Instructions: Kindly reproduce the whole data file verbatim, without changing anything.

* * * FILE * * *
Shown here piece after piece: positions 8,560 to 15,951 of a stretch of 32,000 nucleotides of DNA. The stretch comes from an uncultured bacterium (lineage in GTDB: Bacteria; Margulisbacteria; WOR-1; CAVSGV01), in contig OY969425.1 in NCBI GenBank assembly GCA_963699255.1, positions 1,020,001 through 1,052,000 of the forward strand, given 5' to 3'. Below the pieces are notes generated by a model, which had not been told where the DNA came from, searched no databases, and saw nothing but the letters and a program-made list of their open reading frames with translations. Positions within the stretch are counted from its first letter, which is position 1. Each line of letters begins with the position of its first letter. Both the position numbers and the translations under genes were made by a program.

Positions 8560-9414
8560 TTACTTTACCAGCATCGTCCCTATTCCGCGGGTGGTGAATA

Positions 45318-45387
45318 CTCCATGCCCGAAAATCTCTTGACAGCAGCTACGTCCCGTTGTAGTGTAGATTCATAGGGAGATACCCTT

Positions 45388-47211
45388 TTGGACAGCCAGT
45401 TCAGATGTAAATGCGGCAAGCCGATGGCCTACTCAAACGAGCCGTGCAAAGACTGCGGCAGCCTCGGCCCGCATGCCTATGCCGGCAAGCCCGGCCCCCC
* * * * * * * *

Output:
Shown here piece after piece: positions 8,560 to 15,951 of a stretch of 32,000 nucleotides of DNA. The stretch comes from an uncultured bacterium (lineage in GTDB: Bacteria; Margulisbacteria; WOR-1; CAVSGV01), in contig OY969425.1 in NCBI GenBank assembly GCA_963699255.1, positions 1,020,001 through 1,052,000 of the forward strand, given 5' to 3'. Below the pieces are notes generated by a model, which had not been told where the DNA came from, searched no databases, and saw nothing but the letters and a program-made list of their open reading frames with translations. Positions within the stretch are counted from its first letter, which is position 1. Each line of letters begins with the position of its first letter. Both the position numbers and the translations under genes were made by a program.

Positions 8560-9414
8560 TTACTTTACCAGCATCGTCCCTATTCCGCGGGTGGTGAATA

Positions 45318-45387
45318 CTCCATGCCCGAAAATCTCTTGACAGCAGCTACGTCCCGTTGTAGTGTAGATTCATAGGGAGATACCCTT

Positions 45388-47211
45388 TTGGACAGCCAGT
45401 TCAGATGTAAATGCGGCAAGCCGATGGCCTACTCAAACGAGCCGTGCAAAGACTGCGGCAGCCTCGGCCCGCATGCCTATGCCGGCAAGCCCGGCCCCCC